Google Now goes much deeper than just voice recognition and AI. It actually learns what you do through searching and starts to identify patterns. Additionally, it will give you information before you even ask for it. For instance, in the short period of time I’ve been using Now, it became convinced that I lived at my hotel in San Francisco (sad, I know). When I went out earlier today, it prompted me for directions back to my "house." Of course I corrected it and gave it my actual home address, but the functionality is fascinating. Presumably it would offer driving directions which would get me home the fastest way possible without having been asked to do so.
’ve searched for the red eye flight I’m on tonight a few times, and now the card with my flight info is waiting for me when I open Google Now. According to Duarte and others from Google, it will get smarter and gain functionality as time goes on — and I can see incredible uses for the service. As Matias said, it’s not an app, "It’s a platform."
Now is far from perfect, and it certainly can’t go toe-to-toe with Siri in every department — but it’s also not supposed to. After only using it for a couple of days, I’m deeply intrigued and excited about its possibilities. It’s doing something that computers rarely can pull off without becoming annoying — which is thinking for you — and so far it’s doing a relatively good job in its limited way.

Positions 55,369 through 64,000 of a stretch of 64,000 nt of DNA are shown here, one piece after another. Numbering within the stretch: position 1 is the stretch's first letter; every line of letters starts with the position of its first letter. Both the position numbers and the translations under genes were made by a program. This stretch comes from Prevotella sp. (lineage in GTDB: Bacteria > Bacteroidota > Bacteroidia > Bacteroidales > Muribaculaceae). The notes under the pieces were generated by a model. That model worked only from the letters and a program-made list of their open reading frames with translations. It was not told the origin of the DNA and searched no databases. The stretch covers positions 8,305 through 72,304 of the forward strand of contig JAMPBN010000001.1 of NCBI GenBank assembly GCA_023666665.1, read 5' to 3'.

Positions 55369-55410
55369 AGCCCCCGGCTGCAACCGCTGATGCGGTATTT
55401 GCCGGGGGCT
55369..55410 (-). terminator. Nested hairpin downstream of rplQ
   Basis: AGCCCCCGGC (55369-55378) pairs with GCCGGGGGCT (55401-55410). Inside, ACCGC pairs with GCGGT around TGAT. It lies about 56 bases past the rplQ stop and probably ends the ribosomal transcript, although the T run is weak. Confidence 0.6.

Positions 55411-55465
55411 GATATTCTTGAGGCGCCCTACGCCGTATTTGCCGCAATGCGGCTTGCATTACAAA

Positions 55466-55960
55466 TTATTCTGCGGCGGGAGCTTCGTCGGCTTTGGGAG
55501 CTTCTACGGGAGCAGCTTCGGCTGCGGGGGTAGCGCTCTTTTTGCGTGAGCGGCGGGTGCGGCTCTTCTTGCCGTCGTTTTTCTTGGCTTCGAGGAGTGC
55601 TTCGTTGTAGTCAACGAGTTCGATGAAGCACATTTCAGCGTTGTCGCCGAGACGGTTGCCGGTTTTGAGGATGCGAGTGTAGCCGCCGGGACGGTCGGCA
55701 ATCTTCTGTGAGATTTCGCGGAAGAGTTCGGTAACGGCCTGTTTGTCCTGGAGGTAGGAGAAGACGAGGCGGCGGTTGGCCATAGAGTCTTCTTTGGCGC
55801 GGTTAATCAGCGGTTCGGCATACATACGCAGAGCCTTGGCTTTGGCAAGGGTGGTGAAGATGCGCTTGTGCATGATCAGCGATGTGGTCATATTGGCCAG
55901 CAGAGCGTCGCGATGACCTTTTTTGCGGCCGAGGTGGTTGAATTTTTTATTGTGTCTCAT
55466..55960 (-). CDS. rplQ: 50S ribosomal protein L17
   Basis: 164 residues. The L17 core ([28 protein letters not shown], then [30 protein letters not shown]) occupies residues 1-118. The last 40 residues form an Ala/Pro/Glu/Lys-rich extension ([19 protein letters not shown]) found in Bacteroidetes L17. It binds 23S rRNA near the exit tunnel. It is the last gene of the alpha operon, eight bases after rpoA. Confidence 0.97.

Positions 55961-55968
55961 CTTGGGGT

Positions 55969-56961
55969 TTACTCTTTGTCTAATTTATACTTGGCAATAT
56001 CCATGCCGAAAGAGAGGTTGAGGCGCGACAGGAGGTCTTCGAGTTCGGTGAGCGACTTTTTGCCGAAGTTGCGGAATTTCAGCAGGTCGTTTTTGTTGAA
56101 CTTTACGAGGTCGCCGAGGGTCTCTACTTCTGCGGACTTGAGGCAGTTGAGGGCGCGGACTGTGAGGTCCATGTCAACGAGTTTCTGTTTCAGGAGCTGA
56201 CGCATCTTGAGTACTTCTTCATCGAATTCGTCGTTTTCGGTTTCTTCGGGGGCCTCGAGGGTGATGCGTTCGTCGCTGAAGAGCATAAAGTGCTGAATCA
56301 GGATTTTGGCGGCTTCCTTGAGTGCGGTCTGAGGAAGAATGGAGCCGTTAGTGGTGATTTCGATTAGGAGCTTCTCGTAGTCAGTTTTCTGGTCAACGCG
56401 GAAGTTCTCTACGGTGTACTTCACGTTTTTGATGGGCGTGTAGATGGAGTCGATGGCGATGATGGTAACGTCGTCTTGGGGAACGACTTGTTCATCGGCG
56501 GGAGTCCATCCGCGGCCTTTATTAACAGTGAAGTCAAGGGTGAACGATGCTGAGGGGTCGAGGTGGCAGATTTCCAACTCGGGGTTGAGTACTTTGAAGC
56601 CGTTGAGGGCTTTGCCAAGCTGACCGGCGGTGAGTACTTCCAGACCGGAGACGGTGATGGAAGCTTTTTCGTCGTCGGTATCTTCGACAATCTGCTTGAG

Now feels like science fiction in many ways. Like a future technology that got here a little early.
One final note on software. While Google’s new OS and latest app initiatives are very, very good, Android on tablets still suffers from an incredible lack of developer support. Mainstream apps like Twitter have yet to be updated to an appropriate tablet-friendly design, while others seem to be slightly optimized, but not working 100 percent correctly, such as Pocket. Some apps simply aren’t optimized for the tablet in any way. The Android 4.1 SDK is now available to developers, so hopefully that’ll be changing soon.
There are some very good experiences to be had on the Nexus 7 — and frankly, even the un-tweaked Twitter app looks pretty passable on the 7-inch display — but this is still a problem Google needs to tackle if it’s going to truly combat competitors in the space.
Google’s Nexus 7 isn’t just an excellent tablet for $200. It’s an excellent tablet, period. In fact, it’s the first Android tablet that I can confidently recommend to buyers — and not just because it’s got a low price tag (though that certainly helps). It’s a well-designed, powerful, and useful product, with lots of bells and whistles that makes it feel like a device that should be more expensive than it is.
There are still issues that need to be addressed — particularly around growing the tablet app footprint and expanding content offerings — but I don’t think those are deal breakers. The Nexus 7 delivers way more functionality than I expected, and it delivers it in a package that’s sleek, smart, and affordably priced.
Believe it or not, the last time I was surprised by a product with those same qualities, it was called the iPad.
Compare this: Google Nexus 7 vs. Kindle Fire vs. Nook Tablet vs. Galaxy Tab 2.7
This article was originally published on theverge.com - Nexus 7 review